Senator Karnes moved to amend the bill by increasing the time after the work relationship ends that a former employee may be subject to a noncompete agreement relating to a trade secret or on ongoing client or customer relationship from one year to two years. Senator Karnes argued that a two-year period would protect former employers and make them more likely to do business in the West Virginia.


Senator Mike Romano of Harrison County spoke in opposition to the amendment, suggesting it is not a lack of jobs in the state but a lack of persons to perform the jobs. He further said the amendment will further inhibit workers and their ability to stay in West Virginia.


Senator Ryan Weld of Brooke County agreed with Senator Romano and his opposition to the amendment.

The amendment was rejected.


The committee agreed to the language of the Committee Substitute and then agreed to report the Committee Substitute to the full Senate with a recommendation for approval.






Committee works on ordinance-related bill


The House Political Subdivisions Committee took up two elections bills Wednesday that affect local government, but it got through only one of them.


HB2232 provides a process by which a city may hold an election to recall an ordinance. It is similar to HB2091 related to county ordinances that passed Political Subdivisions last week. The process starts upon presentation of a petition bearing handwritten signatures of not less than 15% of the votes in the last general election.


The petition will trigger a special municipal election to recall any ordinance or city code provision previously enacted by the municipality. (Interestingly, the next bill on the committee agenda proposes to do away with special elections and have most elections on the date of the primary or general election.)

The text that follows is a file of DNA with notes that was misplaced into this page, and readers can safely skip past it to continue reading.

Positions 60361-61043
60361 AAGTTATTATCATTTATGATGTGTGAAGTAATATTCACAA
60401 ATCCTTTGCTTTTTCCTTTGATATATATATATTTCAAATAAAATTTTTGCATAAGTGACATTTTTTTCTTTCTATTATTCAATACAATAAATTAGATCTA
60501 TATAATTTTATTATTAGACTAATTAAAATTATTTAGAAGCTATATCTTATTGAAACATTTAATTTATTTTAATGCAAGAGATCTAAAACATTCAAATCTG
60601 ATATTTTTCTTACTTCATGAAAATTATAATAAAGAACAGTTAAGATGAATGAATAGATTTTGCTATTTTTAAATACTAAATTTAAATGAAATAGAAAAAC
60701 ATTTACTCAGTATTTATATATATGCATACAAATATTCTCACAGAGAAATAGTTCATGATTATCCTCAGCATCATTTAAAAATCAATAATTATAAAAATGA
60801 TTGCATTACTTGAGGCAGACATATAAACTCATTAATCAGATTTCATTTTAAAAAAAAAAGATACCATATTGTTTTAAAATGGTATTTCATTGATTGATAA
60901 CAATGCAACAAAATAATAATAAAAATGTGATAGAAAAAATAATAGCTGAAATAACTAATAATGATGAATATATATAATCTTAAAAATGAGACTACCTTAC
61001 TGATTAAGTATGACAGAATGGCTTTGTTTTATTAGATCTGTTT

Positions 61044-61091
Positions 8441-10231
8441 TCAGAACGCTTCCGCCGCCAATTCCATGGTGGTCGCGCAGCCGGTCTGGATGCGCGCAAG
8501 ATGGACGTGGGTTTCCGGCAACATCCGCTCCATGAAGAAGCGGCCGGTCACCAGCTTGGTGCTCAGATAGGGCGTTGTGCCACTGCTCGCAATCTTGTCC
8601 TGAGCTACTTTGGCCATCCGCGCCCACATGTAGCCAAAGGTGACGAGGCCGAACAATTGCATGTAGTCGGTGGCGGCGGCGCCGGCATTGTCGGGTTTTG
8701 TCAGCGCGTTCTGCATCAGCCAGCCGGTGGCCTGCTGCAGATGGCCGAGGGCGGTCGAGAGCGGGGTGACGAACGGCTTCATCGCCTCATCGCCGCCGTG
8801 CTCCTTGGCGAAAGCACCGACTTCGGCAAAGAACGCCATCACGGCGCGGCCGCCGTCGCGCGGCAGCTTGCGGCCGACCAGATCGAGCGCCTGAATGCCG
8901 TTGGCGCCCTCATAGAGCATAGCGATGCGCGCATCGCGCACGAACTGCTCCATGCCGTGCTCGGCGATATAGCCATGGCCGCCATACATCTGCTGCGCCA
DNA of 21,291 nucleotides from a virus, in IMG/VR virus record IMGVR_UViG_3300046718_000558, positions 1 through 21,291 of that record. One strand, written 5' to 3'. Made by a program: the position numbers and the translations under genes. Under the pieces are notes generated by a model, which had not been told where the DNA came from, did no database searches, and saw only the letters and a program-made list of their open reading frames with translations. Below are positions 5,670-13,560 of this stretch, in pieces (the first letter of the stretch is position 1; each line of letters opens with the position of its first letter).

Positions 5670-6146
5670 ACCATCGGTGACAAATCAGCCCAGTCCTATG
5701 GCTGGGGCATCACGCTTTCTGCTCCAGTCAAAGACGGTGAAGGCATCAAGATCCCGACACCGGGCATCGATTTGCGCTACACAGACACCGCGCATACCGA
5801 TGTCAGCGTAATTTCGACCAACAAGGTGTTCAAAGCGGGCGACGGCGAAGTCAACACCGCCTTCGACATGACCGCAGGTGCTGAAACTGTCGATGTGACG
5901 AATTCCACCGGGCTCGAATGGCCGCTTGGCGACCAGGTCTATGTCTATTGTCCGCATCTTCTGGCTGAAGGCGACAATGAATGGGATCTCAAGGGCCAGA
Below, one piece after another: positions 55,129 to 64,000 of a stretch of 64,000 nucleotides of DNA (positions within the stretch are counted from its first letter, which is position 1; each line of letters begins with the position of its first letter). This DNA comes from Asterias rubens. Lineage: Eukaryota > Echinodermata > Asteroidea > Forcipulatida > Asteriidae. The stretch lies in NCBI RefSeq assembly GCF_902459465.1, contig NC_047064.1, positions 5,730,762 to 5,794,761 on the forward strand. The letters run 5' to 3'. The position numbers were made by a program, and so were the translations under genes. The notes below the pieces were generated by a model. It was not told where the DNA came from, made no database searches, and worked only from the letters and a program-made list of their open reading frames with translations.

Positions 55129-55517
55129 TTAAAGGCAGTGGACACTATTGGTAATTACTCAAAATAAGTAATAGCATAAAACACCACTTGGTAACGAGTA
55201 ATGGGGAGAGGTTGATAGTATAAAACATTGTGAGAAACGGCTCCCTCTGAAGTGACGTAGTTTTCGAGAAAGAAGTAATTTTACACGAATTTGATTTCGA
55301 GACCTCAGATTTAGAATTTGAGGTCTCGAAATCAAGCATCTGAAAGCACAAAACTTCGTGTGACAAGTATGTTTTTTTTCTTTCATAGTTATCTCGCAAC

Like the companion bill for counties, legislators had several questions about the effect of the legislation on bond ordinances.


Susan Economou, Deputy Director of the West Virginia Municipal League, told the committee a recall would have a negative impact on bonds. She pointed out that not all bonds are insured, and it would be difficult to get insurance in the future once an entity defaults. She also noted that municipal bond ratings have an effect on the state’s bond rating.


Ms. Economo raised the concern that 15% of voters who voted in last general election is a small threshold for a small town, and 15 to 20 people could start a recall election.


Yvonne Lee, Chair of Women in NAACP, told the committee that some municipalities, such as Morgantown, Huntington, Martinsburg, and Fairmont, have adopted the Crown Act.


“This bill can rescind non-discrimination ordinances, such as the Crown Act,” she said.


Proposed amendments failed, including to delay any repeal effort for at least 10 years and to increase the percentage required to start a repeal. The bill passed on a roll-call vote 15-6.


The committee took up HB4353, which would eliminate special elections and require almost all elections, including municipalities, to be on the regular primary and general ballots. The committee ran out of time and laid over the bill until the next meeting.






Lawmakers consider geothermal production


West Virginia legislators are exploring how to harness geothermal energy for production and profit.


The House Energy and Manufacturing Committee examined and passed a HB4098 relating to geothermal energy development.


The bill, which has a bipartisan set of sponsors, goes to the House Judiciary Committee.


Discussion of the bill indicated limited use of the process in West Virginia at least initially. The most likely area of activity would be the Allegheny ridgeline in the eastern part of the stahere to read more.te.


Click here to read more.






Covid hospitalizations trigger concern


West Virginia has edged past its highest number of Covid hospitalizations since the pandemic began.